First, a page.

Setting the Agenda

The legislative docket made available to schools will allow students in each chamber to:

  • Provide suggested agendas that are laid out in the order that you want to discuss the bills on the agenda. Unless one agenda achieves a majority vote, the chamber will conduct a single-ballot election; or
  • Establish an “Agenda,” “Calendar,” or “Rules” Committee with one representative from each school. This committee will work together to decide on the agenda for the entire session. Unless the rules are suspended, whatever order this committee chooses to upon is binding by procedure; or
  • Create many committees based on the issues.

Once the agenda is set, it is regarded as part of the chamber’s standing rules; a motion to suspend the rules must be made to change it. This is thought to be ill-advised since it could be manipulative and takes up time that could be better used to facilitate presentations.

Presiding Officer Election

Presiding officers are elected for each session (or portion thereof as determined by the procedural regulations of each tournament) by a single ballot election.

Competition Structure

The criteria for selecting the “Best Legislator/Speaker” or “Best Presiding Officer,” who receives a trophy or gavel, varies depending on the competition. 

According to the National Speech & Debate Association, judges should rank the best students in the room, and a cumulative rank total be used to determine who moves on and where. In some competitions, the judges’ top picks for students may be used as a slate of nominees for the chamber to rank their classmates in order of preference.

Performance Tips to Win Congressional Debate

Congressional Debate appeals to students who not only take an interest in making their college resumes more attractive but are also interested in social and political peer interactions. This means these debaters are intelligent, making winning a Congressional Debate challenging.

Fortunately, a few simple tips increase your chances of passing your bill to law in Congressional Debate! 

But before anything else, it’s crucial that you know the basic ground rules for each tournament. Ask your coach for the parliamentary proceedings, which contains and explains the laws of congress, and study them well. You ought to be familiar with all legislative discussion regulations to avoid trouble.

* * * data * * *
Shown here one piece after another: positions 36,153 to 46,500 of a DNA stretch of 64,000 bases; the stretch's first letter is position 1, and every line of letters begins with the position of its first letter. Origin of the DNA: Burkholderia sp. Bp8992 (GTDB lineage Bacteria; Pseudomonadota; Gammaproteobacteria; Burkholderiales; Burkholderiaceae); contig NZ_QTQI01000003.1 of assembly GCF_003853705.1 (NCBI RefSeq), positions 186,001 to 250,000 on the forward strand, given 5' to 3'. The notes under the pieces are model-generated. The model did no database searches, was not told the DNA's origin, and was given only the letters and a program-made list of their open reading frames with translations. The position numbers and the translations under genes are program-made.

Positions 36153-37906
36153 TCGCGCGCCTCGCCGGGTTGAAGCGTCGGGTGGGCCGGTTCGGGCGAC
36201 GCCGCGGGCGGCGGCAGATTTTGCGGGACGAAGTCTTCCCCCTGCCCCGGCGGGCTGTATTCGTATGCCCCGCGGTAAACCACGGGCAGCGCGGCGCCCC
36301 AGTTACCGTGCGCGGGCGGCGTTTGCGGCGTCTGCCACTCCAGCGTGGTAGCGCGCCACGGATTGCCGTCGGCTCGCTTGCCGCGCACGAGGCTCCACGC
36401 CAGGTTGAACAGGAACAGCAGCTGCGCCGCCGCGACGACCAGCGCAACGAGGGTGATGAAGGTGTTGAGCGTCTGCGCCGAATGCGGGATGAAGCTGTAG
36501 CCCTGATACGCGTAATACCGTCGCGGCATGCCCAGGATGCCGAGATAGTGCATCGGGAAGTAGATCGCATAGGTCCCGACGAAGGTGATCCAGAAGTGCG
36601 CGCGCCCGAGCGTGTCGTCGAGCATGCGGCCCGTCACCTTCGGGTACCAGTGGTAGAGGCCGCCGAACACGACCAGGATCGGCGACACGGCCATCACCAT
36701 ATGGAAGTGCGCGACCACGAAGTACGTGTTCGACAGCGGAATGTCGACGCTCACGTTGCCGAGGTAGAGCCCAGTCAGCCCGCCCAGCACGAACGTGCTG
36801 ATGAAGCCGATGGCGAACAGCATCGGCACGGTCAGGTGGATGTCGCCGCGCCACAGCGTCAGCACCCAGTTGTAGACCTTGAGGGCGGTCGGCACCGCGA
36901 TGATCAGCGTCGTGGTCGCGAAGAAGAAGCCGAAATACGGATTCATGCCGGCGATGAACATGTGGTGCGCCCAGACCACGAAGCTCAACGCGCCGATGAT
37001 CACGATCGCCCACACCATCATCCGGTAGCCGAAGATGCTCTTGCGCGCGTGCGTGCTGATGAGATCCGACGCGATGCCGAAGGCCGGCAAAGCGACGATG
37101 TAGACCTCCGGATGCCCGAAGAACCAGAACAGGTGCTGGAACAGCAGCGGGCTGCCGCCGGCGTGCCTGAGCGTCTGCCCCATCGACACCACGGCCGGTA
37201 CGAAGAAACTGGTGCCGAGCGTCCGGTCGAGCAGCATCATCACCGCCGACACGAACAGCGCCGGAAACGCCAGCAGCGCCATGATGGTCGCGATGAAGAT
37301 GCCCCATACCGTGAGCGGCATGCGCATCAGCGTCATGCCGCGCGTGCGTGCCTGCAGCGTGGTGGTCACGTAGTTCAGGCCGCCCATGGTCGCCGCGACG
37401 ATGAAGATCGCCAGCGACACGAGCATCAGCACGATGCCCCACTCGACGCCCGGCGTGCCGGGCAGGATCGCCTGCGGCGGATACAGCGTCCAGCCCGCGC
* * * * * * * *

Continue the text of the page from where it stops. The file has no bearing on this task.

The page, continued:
#1: Know How to Conduct Yourself

A student group can only win a debate if they can effectively communicate their thoughts. You must share information with other senators and reps and build a bond or network. Again, we’re speaking politics here, and we all know that in politics, you need to have a deep connection with people in the chamber to secure support for motions and amendments.

One of the best ways to have an influence or positive impact is to act professionally, including how you dress and your tone of voice. Additionally, you need to deliver your speeches well. Scorers and MPs assign ranks based mostly on speeches, although they may also include overall chamber conduct.

It’s also important to be active and ensure your name appears on ballots every hour. This means you should talk once every hour and remain engaged. Ask meaningful and relevant questions, of course — once or twice. It would be best if you prepare a list of worthwhile questions beforehand. 

#2: Know What To Write In Your Speech

As a general rule, a speech can be at most three minutes. So prepare your speech very well so you won’t regret it afterward. After your speech, if any time is left, other members will question and cross-examine you. The most significant way to deal with this issue is to utilize your available time.

Start with a captivating introduction to get the audience’s attention, including the judge’s. But instead of using quotes or anecdotes about yourself, use statistics instead. The best thing is that the statistics need not be specifically relevant to the topic; you can choose one on almost any subject and devise a creative way to relate it to the main idea you want to convey.

You can also start by humoring the crowd. But do so in a professional way. 

You also need to make two to three summary points of your speech. You want to avoid trying to jam too much into one speech because you only have three minutes. Have a list of multiple points in case the one you intended to address is used by someone else.

Furthermore, it’s important to never repeat what you have just said. Add new points of contention to the discussion and briefly refute any points made by other speakers. You should also refer back to your opening in your conclusion to complete your argument and bring it full circle.